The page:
UltraRob took this photo of ProTonLocks Magnetic Bicycle Pedals during Outdoor Demo at Interbike 2009. He says they magnets are strong enough to hold the shoe in place. According to ProTonLocks, these pedal retention systems are used a lot for therapy for injuries or cerebral palsy. ProTonLocks seems to be marketed mostly toward BMX riders.
The magnetic plates will fit “most SP – ISIS – two screw cleat mount” cycling shoes. This contrasts with Mavic’s EZ Ride Magnetic Pedals, which requires a special shoe that matches the pedal.
There are six models of the shoe (3 designs for men and women), but I’m curious how well this proprietary shoe plus pedal will work out for Mavic, and it’s Yet Another Shoe (in several sizes) that the bike stores have to keep in stock if they want to sell this pedal.
While recent advances in strong magnets make magnetic pedal retention more practical, the idea has been around since the 19th Century. Henry Tudor first patented his magnetic bike pedal in 1896.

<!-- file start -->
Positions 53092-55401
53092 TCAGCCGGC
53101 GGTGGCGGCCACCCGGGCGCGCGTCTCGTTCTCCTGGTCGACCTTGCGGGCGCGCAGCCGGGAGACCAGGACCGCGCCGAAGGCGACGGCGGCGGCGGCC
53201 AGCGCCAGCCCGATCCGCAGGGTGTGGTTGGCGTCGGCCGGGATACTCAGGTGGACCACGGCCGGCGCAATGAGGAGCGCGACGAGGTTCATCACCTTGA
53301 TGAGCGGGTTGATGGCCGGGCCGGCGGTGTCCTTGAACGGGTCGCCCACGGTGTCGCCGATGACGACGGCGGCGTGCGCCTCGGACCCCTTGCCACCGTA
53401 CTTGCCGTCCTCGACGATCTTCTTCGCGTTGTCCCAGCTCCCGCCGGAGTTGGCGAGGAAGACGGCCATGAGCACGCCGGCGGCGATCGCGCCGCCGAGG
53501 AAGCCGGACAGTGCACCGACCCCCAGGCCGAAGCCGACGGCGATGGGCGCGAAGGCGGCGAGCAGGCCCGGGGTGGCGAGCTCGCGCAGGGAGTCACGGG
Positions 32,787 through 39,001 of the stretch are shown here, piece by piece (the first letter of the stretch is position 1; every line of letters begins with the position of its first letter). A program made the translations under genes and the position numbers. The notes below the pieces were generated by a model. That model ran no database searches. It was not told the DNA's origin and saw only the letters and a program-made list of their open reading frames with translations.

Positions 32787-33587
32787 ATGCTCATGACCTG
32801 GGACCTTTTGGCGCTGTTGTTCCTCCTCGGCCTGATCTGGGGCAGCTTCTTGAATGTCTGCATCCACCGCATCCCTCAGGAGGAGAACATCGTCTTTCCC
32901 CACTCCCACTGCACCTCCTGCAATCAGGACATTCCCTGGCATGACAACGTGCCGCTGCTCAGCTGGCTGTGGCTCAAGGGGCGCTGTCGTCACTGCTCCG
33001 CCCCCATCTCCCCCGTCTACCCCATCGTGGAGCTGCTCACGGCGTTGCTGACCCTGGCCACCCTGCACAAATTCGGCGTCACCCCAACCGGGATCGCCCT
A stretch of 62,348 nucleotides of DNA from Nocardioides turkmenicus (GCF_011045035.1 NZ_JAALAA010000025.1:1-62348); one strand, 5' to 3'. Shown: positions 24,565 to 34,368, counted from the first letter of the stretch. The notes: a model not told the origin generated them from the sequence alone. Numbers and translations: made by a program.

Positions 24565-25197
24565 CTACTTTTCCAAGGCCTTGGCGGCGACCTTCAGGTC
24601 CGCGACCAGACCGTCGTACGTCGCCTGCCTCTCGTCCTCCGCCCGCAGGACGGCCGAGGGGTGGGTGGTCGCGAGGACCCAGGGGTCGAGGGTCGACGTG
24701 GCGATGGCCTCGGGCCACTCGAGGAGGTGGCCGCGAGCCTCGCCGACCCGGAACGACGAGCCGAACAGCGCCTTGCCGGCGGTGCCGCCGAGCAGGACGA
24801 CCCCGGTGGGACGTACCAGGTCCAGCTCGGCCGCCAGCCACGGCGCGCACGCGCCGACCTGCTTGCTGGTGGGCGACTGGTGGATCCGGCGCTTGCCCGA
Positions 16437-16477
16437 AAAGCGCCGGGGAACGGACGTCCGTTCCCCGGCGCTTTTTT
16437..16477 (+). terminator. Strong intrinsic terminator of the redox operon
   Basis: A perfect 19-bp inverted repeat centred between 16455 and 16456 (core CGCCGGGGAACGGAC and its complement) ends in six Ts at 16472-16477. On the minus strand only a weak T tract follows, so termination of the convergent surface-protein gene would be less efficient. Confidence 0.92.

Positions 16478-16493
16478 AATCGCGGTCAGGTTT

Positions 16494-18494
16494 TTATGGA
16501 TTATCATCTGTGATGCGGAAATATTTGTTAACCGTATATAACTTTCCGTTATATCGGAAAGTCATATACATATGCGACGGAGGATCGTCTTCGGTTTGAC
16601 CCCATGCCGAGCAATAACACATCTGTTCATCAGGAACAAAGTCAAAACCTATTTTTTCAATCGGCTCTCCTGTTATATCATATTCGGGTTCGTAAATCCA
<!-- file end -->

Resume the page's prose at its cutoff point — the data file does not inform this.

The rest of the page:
“The object of my invention is to avoid the use of toe-clips or other devices by which to prevent the foot from slipping off or disengaging from the pedal,” says Tudor’s US patent 588,038. His patent specifies a magnetic plate on the pedal, and either “soft iron” or another magnet in the shoe to “hold the foot in a fixed position and prevent any change or disengagement from the pedal which might occur arising from high speed or due to shocks or jolts owing to irregularities in the surface of the road.”
Nearly 100 years later, patent 5473963 is granted to James Aeschbach’s “Magnetic bicycle pedal foot retainer,” which improves on the state of the art by embedding the shoe magnet into the sole of the shoe in a way that’s compatible with clipless pedal binding systems of the day.
What do you think? Are modern clipless pedals good enough for you? Or would you like something you can just snap in place without any practice beforehand?